Human-centred Security & Privacy

Interdisciplinary Research Group in Socio-technical Cybersecurity

Human-centred Security & Privacy

One of the key research areas of IRiSC revolves around the role of the human in cybersecurity and privacy. 

While there exists a commonly held view that “people are the weakest link in the security chain”, in recent years it has become widely acknowledged that neither users, nor developers, nor security managers are “the enemy”. 

Designing secure systems is a socio-technical endeavor that has to place an equal amount of focus on both the technical and social components i.e., technology and people need to work together in harmony to achieve the production tasks as well as to perform the enabling task of securing the system effectively. Thus, technical cyber security measures cannot be effectively deployed without also studying people’s values and goals, their behavior as well as their involvement and relationship with security and privacy critical systems.

In different cybersecurity contexts our research activities cover: 
  • Understanding users’ motivations, perceptions and interactions with secure systems, security controls and privacy-enhancing technologies 
  • UX evaluations of security and privacy critical systems
  • Socio-technical security analysis 
  • Detecting misalignments between users’ perceptions and system security and privacy 
Example use cases:

Threat intelligence sharing platforms are becoming indispensable tools for cooperative and collaborative cybersecurity. Nevertheless, despite the growing research in this area, the emphasis is often placed on the technical aspects, incentives, or implications associated with threat intelligence sharing, as opposed to investigating challenges encountered by users of such platforms. To date, user experience aspects remain largely unexplored.

Some of the questions we are addressing relate to: 

  • How do different security information workers evaluate the user experience of leading CTI information sharing platforms?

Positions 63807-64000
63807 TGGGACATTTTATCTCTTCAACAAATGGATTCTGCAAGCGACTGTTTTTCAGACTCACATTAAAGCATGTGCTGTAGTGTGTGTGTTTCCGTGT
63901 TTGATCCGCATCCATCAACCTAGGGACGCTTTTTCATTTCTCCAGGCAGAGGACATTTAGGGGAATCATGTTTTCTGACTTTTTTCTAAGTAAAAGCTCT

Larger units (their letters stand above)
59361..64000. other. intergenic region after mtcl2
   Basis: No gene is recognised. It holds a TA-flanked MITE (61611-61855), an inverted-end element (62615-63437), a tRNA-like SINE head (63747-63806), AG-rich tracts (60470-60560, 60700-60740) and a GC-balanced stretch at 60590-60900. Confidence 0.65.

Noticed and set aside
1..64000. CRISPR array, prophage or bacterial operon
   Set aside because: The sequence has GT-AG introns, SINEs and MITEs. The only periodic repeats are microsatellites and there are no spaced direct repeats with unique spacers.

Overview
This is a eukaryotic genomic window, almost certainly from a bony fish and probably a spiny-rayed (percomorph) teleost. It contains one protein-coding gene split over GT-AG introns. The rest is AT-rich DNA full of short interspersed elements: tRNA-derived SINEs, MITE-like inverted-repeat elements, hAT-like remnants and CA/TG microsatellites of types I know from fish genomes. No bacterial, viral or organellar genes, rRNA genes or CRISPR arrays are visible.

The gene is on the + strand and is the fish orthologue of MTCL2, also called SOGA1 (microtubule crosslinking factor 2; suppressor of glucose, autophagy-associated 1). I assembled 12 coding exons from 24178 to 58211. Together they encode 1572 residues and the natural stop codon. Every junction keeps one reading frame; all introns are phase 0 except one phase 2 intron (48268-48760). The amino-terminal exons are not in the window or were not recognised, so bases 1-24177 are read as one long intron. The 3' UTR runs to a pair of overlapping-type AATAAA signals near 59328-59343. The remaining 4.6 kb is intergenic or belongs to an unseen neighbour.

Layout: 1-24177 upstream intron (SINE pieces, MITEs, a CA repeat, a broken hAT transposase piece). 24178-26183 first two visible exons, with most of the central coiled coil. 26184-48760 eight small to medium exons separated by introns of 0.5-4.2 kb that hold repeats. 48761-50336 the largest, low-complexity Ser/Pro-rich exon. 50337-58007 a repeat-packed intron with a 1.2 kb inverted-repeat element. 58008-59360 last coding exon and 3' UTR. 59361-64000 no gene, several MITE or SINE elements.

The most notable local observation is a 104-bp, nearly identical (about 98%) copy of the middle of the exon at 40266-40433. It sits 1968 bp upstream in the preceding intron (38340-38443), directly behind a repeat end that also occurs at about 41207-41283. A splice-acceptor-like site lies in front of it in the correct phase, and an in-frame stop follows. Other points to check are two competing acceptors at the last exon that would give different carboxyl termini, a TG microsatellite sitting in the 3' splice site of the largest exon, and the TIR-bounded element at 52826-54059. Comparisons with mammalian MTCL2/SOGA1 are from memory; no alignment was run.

• What are the constraining and enabling factors of security information sharing from end-users’ perspective?
  • Do users have an accurate understanding of the extent of information sharing i.e. how far information travels when it is shared in a CTI sharing platform? 

Protecting the secrecy of messages online is not only in the interest of citizens that would like to exercise their right to privacy and right to freedom of information, but also those with a professional duty of confidentiality (e.g., journalists, lawyers, doctors, etc.). While in recent years, and following the Snowden revelations, a plethora of secure instant messaging applications have come into existence — with some of them reaching significant popularity — the wide user adoption figures cannot be asserted in the case of secure e-mail. With the total number of business and consumer e-mails sent and received per day, estimated to have exceeded 281 billionit is clear that the need for securing e-mail communication is as relevant and pressing today as it was two decades ago when the first usability studies showed significant problems with the existing e-mail encryption mechanisms.

Some of the questions we are addressing in this context: 

  • What models and what strategies can be used to investigate misalignments between the objective technical security guarantees provided by a system and the subjective security guarantees as perceived by users?
  • Can an analysis of misalignments lead to insightful discoveries about a system’s socio-technical security or insecurity?
  • What is the role of security and privacy indicators on the perception and misperception of system security and privacy and which indicators do end-users find appropriate to represent different privacy states in secure email systems?

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SnT – Interdisciplinary Centre for Security, Reliability and Trust
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